Some Boots
/secret stars; 2002/

rating : 7



more info :


Well, this is Karate's new release, just a few months after Cancel/Sing, their latest ep. This record contained two songs (around 12 minutes each) which mostly sounded like two improvisations. Some Boots is also made of quite long songs on the whole : a lot of them are nearly 7 minutes long. If you have only listened to Karate's first album, you might be... disappointed, lost, surprised or stunned (who said "shocked" and "disgusted" ?). Karate are not playing emocore songs the way they used to. There is still an "emo" feeling. In the lyrics first. I tend to think that Geoff Farina has always written good lyrics. It seems to me that the way the words sound is very important to him. Example : There are Ghosts on The Bed is in the Ocean

"And there are that famous sound that the snow makes under my feet when a snowfall too cold for a snowfall falls and saves me from my impending week"

There are many beautiful sentences in this new record : 

"Will strange new days, striated with strain contain your relocated slang and those incredible eyes ?" -Original Spies

"With trusty foresight will the sun still rise ?" -Original Spies

"Now I don't worry too much about what I really have to lose, because I'd surely give it all up if I could get some time with you" -In Hundreds

"About your recent investment plan, it smells like 50 $ stuffed into a ziplock bag" -Remain Relaxed

Secondly, the lyrics are emphasized by Geoff Farina's singing. The voice. This sweet, sometimes cold, thrilling voice. This is one of the good points which endure on every Karate record. If you like the way Geoff Farina sings, then it can be the only reason to buy this record.

As far as music goes, well... the style has changed since In Place of a Real Insight but it really occurred on their third and fourth albums. If you know a little about these records you are familiar with Karate's blend of music styles. Each song has a rock/pop/soul/bluesy/groovy/funky/jazzy feeling. It is obvious that the three musicians are influenced by a whole range of different types of music. Here is where the problem lies. Sometimes I wonder what I am really listening to. One of my friends (a very talented rock critic) told me that he felt like being in an elevator when he listened to this record. Karate playing easy listening ? anyway... This is due to the fact that Geoff Farina plays more and more solos. Fortunately they are not too long, they are never 15 minutes long, the 70s are fortunately long gone. But anyway, one can find them really old-fashioned, out-fashioned or even very boring. Moreover, the guitar effects are sometimes quite ridiculous for 21st century music. I don't really know. I still think that all of Karate's members are very good musicians. The rhythmic section is incredible and it functions very well as a caterpillar machine. And, in my opinion, Geoff Farina sometimes plays very good solos and musical phrases. His Jazz-rock can be very efficient, like in the first minutes of In Hundreds, but there are still superb ballads, one of Karate's trademarks. Maybe the most accomplished song as far as the mixing of genres and the influence of jazz music go is Remain Relaxed, the closing track. It is a slow and very beautiful ballad with a clean guitar sound played with brushes and filled with nice lyrics.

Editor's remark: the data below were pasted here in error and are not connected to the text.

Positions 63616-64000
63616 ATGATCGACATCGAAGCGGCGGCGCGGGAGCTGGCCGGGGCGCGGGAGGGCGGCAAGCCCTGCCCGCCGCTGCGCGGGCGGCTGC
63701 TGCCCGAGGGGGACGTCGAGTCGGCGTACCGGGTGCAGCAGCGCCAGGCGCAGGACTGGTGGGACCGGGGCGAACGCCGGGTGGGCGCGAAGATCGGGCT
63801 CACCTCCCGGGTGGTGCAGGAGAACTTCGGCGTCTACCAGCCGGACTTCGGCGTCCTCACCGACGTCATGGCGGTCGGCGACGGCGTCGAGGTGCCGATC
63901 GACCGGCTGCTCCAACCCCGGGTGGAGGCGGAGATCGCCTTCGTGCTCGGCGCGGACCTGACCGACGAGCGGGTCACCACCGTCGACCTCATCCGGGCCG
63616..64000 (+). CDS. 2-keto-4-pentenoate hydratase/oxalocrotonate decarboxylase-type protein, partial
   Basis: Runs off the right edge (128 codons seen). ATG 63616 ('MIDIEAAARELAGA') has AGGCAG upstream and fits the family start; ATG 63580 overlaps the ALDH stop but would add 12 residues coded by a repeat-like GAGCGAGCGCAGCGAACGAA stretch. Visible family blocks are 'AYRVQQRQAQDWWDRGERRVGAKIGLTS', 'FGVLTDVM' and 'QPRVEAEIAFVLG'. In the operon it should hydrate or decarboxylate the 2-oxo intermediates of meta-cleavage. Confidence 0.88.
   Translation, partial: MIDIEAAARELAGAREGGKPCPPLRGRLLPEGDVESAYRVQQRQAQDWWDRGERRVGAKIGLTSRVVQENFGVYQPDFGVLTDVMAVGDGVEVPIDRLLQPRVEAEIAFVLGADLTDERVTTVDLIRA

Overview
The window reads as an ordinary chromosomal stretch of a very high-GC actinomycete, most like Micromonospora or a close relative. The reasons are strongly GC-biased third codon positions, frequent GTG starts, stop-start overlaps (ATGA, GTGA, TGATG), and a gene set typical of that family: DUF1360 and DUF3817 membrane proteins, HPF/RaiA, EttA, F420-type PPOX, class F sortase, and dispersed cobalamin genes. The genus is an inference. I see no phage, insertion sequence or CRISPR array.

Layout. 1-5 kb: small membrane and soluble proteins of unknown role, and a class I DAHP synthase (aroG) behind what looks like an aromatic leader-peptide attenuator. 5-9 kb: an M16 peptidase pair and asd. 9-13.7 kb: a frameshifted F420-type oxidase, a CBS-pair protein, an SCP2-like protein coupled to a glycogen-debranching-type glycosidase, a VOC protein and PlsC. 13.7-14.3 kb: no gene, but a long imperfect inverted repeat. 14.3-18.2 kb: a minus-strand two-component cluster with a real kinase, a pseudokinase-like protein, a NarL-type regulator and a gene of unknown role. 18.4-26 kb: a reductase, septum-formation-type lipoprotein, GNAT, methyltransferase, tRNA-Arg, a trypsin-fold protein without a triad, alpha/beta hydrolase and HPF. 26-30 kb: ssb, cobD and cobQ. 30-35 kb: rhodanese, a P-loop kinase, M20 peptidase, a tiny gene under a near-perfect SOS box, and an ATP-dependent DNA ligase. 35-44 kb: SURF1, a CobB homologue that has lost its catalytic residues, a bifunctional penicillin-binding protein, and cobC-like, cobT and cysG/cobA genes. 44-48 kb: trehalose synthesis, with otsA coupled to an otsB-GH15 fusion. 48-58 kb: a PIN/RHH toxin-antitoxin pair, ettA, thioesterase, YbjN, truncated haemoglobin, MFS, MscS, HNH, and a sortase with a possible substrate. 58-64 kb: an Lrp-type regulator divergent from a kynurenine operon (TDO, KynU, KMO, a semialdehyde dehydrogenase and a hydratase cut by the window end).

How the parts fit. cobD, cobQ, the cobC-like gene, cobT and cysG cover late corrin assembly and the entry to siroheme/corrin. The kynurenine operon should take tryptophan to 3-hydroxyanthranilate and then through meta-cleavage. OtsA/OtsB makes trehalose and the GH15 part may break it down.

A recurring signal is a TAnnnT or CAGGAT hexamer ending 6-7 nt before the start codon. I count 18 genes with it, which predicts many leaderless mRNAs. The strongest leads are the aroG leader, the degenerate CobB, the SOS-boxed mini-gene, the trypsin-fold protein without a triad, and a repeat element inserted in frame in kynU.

To conclude I would say that my judgment is obviously biased but I think that we must admit that it is quite rare when a band tries to do something else and changes the way its music sounds by adding new influences. I am not saying that Karate is the only band which evolves. Some bands have been playing the same music for ages and still do it very well. Some Boots is a good record and Karate is able to do even better as an emocore jazzy rock band.

Sorry, this was my very first review.   

-Horace de Tupolev

/oct  1st 2002/